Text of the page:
The first textual reference of the consume of tea as a medicinal drink dates from the year 59 BC during Western Han Dynasty, but so far had not found remains that substantiate it. However it was not until the 7th – 8th century AD, during the Tang dynasty, when tea became a popular drink throughout China and later throughout Asia via the Silk Road.
Chinese researchers have found 2,100 years old tea bundles from two funerary sites: the Han Yangling Mausoleum in Xi’an, Sha’anxi Province; and the Gurgyam Cemetery in Ngari district, western Tibet. These discoveries are even more interesting because the exposed leaves are from tips, young buds, which are used to manufacture the best quality tea.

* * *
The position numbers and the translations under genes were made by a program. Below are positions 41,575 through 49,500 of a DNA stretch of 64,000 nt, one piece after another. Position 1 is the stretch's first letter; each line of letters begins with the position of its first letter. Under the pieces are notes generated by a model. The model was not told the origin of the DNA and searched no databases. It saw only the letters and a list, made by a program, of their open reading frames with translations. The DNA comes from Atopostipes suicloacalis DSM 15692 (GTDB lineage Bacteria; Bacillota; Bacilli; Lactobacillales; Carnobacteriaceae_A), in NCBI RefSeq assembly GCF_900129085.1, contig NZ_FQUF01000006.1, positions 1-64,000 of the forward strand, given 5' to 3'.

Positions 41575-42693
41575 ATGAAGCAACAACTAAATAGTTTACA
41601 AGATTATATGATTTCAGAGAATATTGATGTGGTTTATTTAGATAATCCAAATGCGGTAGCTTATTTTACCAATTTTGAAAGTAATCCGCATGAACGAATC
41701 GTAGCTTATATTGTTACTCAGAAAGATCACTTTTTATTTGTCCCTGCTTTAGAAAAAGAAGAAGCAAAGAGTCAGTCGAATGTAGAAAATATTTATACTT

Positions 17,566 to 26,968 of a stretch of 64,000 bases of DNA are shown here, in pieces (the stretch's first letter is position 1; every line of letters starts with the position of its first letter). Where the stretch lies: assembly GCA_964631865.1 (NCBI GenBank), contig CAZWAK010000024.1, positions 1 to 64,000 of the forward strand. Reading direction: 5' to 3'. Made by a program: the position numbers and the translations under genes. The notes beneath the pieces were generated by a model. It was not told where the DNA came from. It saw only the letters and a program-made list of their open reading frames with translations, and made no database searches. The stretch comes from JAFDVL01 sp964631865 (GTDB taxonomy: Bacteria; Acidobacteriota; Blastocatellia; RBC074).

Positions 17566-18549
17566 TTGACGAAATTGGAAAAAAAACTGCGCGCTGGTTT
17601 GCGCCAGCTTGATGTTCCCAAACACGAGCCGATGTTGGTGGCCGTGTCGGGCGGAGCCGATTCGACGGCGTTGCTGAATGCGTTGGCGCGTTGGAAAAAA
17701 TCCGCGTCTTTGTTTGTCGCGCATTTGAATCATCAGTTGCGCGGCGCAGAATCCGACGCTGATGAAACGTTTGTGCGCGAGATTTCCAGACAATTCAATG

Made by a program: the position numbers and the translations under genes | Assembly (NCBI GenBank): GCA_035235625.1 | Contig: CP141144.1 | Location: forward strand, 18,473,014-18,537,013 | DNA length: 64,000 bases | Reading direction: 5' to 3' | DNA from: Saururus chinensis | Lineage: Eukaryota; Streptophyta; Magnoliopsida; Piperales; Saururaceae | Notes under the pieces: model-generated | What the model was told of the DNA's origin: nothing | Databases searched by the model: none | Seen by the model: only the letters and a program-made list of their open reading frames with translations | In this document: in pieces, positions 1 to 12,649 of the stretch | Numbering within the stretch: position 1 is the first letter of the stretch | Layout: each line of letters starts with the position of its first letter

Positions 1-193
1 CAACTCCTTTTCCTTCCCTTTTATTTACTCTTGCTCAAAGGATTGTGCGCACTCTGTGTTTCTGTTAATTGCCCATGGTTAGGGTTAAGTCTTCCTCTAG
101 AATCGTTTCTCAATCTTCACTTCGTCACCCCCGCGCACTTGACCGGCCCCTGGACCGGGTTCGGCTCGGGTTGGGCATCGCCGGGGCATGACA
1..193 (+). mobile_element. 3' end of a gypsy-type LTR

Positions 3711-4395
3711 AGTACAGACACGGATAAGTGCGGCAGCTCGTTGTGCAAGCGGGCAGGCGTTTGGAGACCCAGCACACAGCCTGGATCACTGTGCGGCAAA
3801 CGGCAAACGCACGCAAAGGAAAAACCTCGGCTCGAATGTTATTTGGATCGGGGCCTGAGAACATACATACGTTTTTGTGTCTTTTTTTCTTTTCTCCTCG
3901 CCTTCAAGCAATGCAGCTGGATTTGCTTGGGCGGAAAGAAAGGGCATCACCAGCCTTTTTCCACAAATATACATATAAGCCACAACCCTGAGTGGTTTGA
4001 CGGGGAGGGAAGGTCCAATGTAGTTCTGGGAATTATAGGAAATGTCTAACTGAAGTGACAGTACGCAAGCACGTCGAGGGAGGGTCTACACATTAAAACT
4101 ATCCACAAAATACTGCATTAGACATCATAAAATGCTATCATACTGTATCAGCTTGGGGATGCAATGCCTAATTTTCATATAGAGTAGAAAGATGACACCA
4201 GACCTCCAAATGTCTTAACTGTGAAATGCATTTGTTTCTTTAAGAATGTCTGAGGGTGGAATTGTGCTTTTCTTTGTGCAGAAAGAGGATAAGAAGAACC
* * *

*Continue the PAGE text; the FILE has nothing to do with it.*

Experts from the Chinese Academy of Sciences analyzed charred organic material of tea leaves, found in the funerary enclosures, and confirmed that it belongs to the genus Camellia.
Until now, the oldest tea that they had physical evidence belonged to the Song Dynasty (X – XII AD), so the discovery advances in a Millennium the archaeological history of this drink.